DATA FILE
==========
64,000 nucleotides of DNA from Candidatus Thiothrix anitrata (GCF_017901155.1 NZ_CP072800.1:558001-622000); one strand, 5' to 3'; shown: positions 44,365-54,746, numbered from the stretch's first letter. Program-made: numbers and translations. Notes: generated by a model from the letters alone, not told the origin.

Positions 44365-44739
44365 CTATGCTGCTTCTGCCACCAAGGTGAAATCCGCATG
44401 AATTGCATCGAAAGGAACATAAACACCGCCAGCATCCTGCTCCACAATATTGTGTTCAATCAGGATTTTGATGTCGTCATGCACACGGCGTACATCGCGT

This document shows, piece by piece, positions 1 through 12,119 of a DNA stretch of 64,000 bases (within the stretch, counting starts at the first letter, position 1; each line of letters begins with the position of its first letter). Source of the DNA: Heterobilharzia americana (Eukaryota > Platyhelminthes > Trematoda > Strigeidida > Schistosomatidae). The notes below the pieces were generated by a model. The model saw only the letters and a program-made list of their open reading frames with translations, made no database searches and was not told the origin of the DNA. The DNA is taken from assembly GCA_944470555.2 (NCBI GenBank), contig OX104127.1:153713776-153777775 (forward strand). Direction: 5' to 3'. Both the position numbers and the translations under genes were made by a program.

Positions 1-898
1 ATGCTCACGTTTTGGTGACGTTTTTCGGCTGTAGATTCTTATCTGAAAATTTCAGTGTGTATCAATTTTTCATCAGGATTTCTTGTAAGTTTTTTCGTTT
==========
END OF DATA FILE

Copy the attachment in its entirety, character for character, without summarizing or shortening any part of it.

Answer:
64,000 nucleotides of DNA from Candidatus Thiothrix anitrata (GCF_017901155.1 NZ_CP072800.1:558001-622000); one strand, 5' to 3'; shown: positions 44,365-54,746, numbered from the stretch's first letter. Program-made: numbers and translations. Notes: generated by a model from the letters alone, not told the origin.

Positions 44365-44739
44365 CTATGCTGCTTCTGCCACCAAGGTGAAATCCGCATG
44401 AATTGCATCGAAAGGAACATAAACACCGCCAGCATCCTGCTCCACAATATTGTGTTCAATCAGGATTTTGATGTCGTCATGCACACGGCGTACATCGCGT

This document shows, piece by piece, positions 1 through 12,119 of a DNA stretch of 64,000 bases (within the stretch, counting starts at the first letter, position 1; each line of letters begins with the position of its first letter). Source of the DNA: Heterobilharzia americana (Eukaryota > Platyhelminthes > Trematoda > Strigeidida > Schistosomatidae). The notes below the pieces were generated by a model. The model saw only the letters and a program-made list of their open reading frames with translations, made no database searches and was not told the origin of the DNA. The DNA is taken from assembly GCA_944470555.2 (NCBI GenBank), contig OX104127.1:153713776-153777775 (forward strand). Direction: 5' to 3'. Both the position numbers and the translations under genes were made by a program.

Positions 1-898
1 ATGCTCACGTTTTGGTGACGTTTTTCGGCTGTAGATTCTTATCTGAAAATTTCAGTGTGTATCAATTTTTCATCAGGATTTCTTGTAAGTTTTTTCGTTT